This bike is very stiff (look at those reinforcing plates at the rear dropout!). This may also contribute a bit to the rather direct road feel.

How did the bike transfer power? Did it feel efficient?

To begin with, no, and I was at a loss as to where all my mighty power went. Late note: it went into turning the Schwalbe Marathon tyres.

Was there any toe-clip overlap with the front wheel? If so was it a problem?

None at all, even with full-length mudguards and my size 11 feet.

How would you describe the steering? Was it lively neutral or unresponsive? Entirely neutral. Adding load front or rear made little difference.

Tell us some more about the handling. How did the bike feel overall? Did it do particular things well or badly?

This is a very stable bike to ride. In spite of the huge wheelbase I steered it comfortably through Sustrans' best bike mazes. In high winds it's well anchored.

Which components had the most effect (good or bad) on the bike's comfort? would you recommend any changes?

The leather saddle is more comfortable than you might think, even while breaking in – if it fits your bottom. I found it a bit wide. I didn't much like the bar and found it hard to find any position that was comfortable for more than a few minutes. I have the flared version of the same bar on another bike and I'm not keen on that either.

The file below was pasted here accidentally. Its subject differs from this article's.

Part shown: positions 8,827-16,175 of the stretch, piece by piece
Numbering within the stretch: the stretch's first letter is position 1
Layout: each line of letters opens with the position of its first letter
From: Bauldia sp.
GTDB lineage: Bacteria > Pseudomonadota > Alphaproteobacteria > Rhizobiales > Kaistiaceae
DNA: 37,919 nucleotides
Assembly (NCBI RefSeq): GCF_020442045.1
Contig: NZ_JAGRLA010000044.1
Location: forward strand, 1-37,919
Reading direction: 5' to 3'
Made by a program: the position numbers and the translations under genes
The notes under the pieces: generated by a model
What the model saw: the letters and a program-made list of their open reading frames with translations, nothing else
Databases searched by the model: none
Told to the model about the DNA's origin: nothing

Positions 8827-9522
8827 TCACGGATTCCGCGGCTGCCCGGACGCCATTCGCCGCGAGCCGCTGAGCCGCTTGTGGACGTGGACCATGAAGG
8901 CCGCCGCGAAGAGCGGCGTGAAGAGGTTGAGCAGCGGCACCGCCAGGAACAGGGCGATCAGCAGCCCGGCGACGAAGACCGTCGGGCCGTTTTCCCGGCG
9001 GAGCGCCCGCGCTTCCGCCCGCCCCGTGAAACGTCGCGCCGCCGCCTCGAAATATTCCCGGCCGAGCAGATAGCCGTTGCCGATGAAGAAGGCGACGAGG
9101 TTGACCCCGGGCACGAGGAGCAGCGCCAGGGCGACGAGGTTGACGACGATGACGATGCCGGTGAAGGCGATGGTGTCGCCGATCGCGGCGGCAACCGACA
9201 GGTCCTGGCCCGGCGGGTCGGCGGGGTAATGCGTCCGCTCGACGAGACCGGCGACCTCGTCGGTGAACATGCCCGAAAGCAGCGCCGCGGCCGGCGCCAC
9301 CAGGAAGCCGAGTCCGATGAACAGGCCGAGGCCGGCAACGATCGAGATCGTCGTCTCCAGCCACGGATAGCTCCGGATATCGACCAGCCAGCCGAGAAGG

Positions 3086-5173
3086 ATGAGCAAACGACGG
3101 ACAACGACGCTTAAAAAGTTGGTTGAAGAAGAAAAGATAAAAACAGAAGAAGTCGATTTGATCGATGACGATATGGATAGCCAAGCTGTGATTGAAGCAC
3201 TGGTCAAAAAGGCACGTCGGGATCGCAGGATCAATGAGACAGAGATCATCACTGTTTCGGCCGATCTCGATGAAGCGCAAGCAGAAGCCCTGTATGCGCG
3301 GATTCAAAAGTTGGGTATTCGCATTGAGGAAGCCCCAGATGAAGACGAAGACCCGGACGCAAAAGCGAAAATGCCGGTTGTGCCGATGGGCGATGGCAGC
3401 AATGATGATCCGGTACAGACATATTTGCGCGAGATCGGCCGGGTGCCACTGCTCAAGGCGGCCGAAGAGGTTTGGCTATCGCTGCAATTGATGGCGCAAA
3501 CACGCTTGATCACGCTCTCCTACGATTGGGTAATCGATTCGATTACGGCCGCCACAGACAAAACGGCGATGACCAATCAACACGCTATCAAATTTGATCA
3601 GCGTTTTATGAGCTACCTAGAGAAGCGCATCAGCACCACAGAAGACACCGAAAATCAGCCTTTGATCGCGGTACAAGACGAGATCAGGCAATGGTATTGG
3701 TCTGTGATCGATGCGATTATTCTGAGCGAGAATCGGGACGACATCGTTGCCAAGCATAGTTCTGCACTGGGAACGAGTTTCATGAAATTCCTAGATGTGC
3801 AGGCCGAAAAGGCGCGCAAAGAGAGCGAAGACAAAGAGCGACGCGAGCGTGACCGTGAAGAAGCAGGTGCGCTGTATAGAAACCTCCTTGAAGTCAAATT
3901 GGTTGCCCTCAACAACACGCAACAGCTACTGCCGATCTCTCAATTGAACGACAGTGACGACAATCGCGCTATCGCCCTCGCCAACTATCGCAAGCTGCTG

Which components had the most effect (good or bad) on the bike's stiffness? would you recommend any changes?

The frame and fork, obviously the Reynolds 725 tubes are quite light but they're well gusseted in places for strength, so that must offset the light weight. Once I'd changed the tyres, it felt much more like I would expect a nice steel frame to ride. The FSA stem and bar are very rigid too.

Which components had the most effect (good or bad) on the bike's efficiency? would you recommend any changes?

The tyres generated an incredible amount of drag.

Rate the bike for efficiency of power transfer:

The weight's a bit of an issue, but once I ditched the tyres a lot of the resistance to forward motion vanished.

Rate the bike for acceleration:

Ye cannae change the laws of physics.

Rate the bike for high speed stability: